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We poets in our youth…

10 April 2007

Miami, Buenos Aires, Madrid, Barcelona… all hip in their separate ways, but none of them even close to being the center of the Hispanic world, that Mexico City was (and I think still is) from the 1930s until at least the 1980s.  As the center of a “revolutionary, modernist” society in the 1920s, la Capital was an alternative for the international avante-garde who found Paris too pretentious and Berlin too sinister. 

With Franco taking power in Spain, the center of Hispanic culture moved to Mexico by default.  It was already the largest Spanish-speaking city in the Americas, and there was no future for artists on the Peninsula (One of Federico García Lorca’s murderers allegedly told the poet’s family, “Of course we had to kill him.  He was a poet, and deserved to die.”).  Mexico was relatively free, and broadly tolerant in cultural matters.  It became a magnet for all-Spanish speaking artists, and was immensely enriched in the 1970s by the South American exiles. 

One of those South Americans loose in Mexico City was the Chilean poet and comic novelist, Roberto Bolaños, who died in Barcelona at age 50 in 2003.  Mexican poet and novelist Carmen Boullosa wrote an elegant memoir of the radical poet for The Nation, and — incidentally — a hilarious look at Mexico’s literati during the golden age:

When I stepped into the literary scene in Mexico City, clutching my first sheaf of poems and hoping to write many more, it was clear in a flash that the young poets had drawn their battle lines. It was 1974; the city’s golden years were drawing to a close.

… poets of my generation … aligned themselves with pre-existing enemy camps. One camp admired the demotic poet Efraín Huerta, famous for his “minipoems” packed with humor and nerve. The other looked to an exquisite magazine, Plural, published by the cosmopolitan intellectual and future Nobel laureate Octavio Paz

 

It was the street-smart types versus the aesthetes: Not that either camp corresponded exactly to its label. Paz and Huerta were descended from the same Mexican literary tradition. Both were born in 1914; they were of Juan Rulfo’s generation. As young men, at the end of the 1930s, they had co-edited the magazine Taller (Workshop). But over the years they had drifted apart. Literary and political differences had arisen between them. Paz had denounced Communism and broken with the Cuban Revolution. Efraín had not. Paz’s people said the Efrainites were Stalinists. The Efrainites called the Octavians reactionaries. Neither tag was entirely accurate. Their hostilities and affinities were both more and less complex than the insults implied.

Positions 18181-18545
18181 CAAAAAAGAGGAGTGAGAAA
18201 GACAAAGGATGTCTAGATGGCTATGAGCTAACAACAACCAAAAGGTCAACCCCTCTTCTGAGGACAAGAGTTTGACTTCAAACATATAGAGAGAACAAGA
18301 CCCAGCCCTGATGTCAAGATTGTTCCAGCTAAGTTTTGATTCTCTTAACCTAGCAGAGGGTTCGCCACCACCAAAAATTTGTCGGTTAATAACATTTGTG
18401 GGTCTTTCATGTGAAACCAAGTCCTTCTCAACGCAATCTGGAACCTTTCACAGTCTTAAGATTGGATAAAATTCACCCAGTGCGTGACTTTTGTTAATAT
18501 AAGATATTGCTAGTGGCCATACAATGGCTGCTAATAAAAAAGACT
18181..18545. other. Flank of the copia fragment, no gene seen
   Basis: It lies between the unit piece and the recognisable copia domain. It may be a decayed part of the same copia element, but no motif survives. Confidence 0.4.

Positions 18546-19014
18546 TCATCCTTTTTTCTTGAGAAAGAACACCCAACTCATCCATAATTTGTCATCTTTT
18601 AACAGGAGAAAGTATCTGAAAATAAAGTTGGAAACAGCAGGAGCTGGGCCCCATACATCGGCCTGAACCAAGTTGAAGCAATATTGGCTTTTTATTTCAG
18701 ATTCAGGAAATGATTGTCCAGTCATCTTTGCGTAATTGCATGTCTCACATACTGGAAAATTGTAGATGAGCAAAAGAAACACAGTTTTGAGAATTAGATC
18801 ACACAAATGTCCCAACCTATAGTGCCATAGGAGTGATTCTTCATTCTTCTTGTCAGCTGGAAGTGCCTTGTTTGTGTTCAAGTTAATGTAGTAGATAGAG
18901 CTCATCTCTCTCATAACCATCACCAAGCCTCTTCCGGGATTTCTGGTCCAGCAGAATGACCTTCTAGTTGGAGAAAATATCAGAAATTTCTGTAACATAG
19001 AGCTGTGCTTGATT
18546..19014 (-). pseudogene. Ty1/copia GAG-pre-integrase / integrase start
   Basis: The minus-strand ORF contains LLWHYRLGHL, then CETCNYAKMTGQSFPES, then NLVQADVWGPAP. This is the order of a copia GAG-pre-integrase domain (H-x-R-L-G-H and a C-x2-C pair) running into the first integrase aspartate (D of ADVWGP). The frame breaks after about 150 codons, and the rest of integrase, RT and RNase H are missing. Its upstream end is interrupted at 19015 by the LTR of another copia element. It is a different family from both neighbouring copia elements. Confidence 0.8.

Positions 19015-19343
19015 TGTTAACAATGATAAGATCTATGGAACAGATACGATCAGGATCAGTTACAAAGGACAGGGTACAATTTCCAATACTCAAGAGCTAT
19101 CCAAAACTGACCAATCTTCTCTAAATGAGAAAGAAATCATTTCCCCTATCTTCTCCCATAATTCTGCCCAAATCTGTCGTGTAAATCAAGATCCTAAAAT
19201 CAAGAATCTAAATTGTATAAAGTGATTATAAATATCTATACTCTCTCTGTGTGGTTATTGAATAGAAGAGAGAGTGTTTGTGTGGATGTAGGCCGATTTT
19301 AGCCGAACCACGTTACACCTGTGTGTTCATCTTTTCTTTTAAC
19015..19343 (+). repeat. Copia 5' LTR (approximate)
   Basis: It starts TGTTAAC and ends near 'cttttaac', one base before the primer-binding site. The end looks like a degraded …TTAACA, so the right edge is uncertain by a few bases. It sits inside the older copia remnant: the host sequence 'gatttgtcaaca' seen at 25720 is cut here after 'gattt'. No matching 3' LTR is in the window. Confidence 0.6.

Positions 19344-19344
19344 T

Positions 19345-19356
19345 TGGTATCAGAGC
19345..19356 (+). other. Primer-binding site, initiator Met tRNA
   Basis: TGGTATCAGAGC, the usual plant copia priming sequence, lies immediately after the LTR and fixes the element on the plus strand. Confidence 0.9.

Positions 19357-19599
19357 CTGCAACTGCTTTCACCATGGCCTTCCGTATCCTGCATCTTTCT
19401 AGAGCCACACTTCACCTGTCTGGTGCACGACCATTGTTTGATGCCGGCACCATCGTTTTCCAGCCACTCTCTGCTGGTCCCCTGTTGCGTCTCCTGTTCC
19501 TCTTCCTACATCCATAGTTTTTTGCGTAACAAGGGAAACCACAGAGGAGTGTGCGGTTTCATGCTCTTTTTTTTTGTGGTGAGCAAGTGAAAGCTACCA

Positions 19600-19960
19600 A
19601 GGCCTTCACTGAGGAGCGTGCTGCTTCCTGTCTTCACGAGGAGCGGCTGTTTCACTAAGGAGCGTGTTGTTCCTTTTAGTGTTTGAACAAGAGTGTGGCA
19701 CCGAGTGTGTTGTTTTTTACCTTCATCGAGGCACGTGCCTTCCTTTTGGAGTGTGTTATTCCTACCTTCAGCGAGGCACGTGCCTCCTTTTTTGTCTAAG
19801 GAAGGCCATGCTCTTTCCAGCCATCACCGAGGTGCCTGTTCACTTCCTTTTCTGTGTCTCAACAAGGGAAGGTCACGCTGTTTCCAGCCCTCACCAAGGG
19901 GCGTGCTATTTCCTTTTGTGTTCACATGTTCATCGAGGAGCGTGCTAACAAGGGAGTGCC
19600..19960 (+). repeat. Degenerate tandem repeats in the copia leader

The young Efrainite poets got around the city on foot, or by bus; they were iconoclastic and attended workshops; in bookstores they scrutinized, read and stole the merchandise; they carried satchels, had long hair and wore huarache sandals with soles made from car tires; they published here and there and spent hours in the downtown cafes, especially Café La Habana, and various seedy bars. The young Octavian poets criticized one another’s poems fiercely, in the same cafes as the Efrainites, at neighboring tables; they bought or stole books from the stores, carried satchels, had long hair and almost always wore sandals; they got around the city on foot, or by bus, or in their friends’ cars; and they published in the Octavian magazines and literary supplements.

The literary world was small and close-knit, and we lived from party to party, if you count all the readings, lectures, openings and gatherings in cafes. We saw each other all the time. I’m going to recall five such parties, between 1973 and 1976:

The first was the launch of a book by Efraín Huerta, published by Juan Pascoe. Pascoe’s big house in the Mixcoac neighborhood was full of people. The Efrainites sang, or rather bawled, rancheras and boleros. The Infrarealists stood firm beside “the barrel of pulque we had brought, and a twenty-five-kilo Mennonite cheese we had lugged from the market at La Merced.” …

The second was the launch of a book by Octavio Paz, also published by Pascoe, with a host of Octavians in attendance. Pascoe’s house buzzed with conversation. Instead of pulque, there were toritos to drink: ninety-six-proof alcohol with rice milk or (for the suicidal) peanut milk. With my own eyes I saw a group of Infrarealists (mission: sabotage) throw the contents of a glass over Paz (very smartly dressed, in an elegant blazer), who shook out his tie and continued the conversation with a smile, as if nothing had happened.

Huerta died in 1982, Paz in 1998.  Café la Habana at the corner of Morelos and Bucarelli, isn’t quite the place it once was.  The food and coffee are still great, but it attracts more newsmen — and tourists –than full-time starving poets these days. Like everyone — and everything — else these days, it has its own blog: http://cafelahabana.blogspot.com/

cafe-habana.jpg

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